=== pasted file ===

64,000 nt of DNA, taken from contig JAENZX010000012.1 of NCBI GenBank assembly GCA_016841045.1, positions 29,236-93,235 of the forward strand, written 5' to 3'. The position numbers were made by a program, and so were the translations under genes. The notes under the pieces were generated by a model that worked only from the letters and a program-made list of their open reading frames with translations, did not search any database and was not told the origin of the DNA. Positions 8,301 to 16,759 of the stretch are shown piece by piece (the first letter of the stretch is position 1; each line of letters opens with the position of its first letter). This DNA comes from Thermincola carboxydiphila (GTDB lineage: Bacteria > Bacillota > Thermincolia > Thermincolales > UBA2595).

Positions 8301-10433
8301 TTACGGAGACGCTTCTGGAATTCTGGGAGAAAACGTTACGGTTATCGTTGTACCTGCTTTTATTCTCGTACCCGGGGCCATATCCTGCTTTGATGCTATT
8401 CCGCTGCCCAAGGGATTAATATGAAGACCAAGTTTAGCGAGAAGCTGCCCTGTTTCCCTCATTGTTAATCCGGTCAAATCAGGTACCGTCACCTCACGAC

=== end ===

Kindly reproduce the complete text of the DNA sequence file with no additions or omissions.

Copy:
64,000 nt of DNA, taken from contig JAENZX010000012.1 of NCBI GenBank assembly GCA_016841045.1, positions 29,236-93,235 of the forward strand, written 5' to 3'. The position numbers were made by a program, and so were the translations under genes. The notes under the pieces were generated by a model that worked only from the letters and a program-made list of their open reading frames with translations, did not search any database and was not told the origin of the DNA. Positions 8,301 to 16,759 of the stretch are shown piece by piece (the first letter of the stretch is position 1; each line of letters opens with the position of its first letter). This DNA comes from Thermincola carboxydiphila (GTDB lineage: Bacteria > Bacillota > Thermincolia > Thermincolales > UBA2595).

Positions 8301-10433
8301 TTACGGAGACGCTTCTGGAATTCTGGGAGAAAACGTTACGGTTATCGTTGTACCTGCTTTTATTCTCGTACCCGGGGCCATATCCTGCTTTGATGCTATT
8401 CCGCTGCCCAAGGGATTAATATGAAGACCAAGTTTAGCGAGAAGCTGCCCTGTTTCCCTCATTGTTAATCCGGTCAAATCAGGTACCGTCACCTCACGAC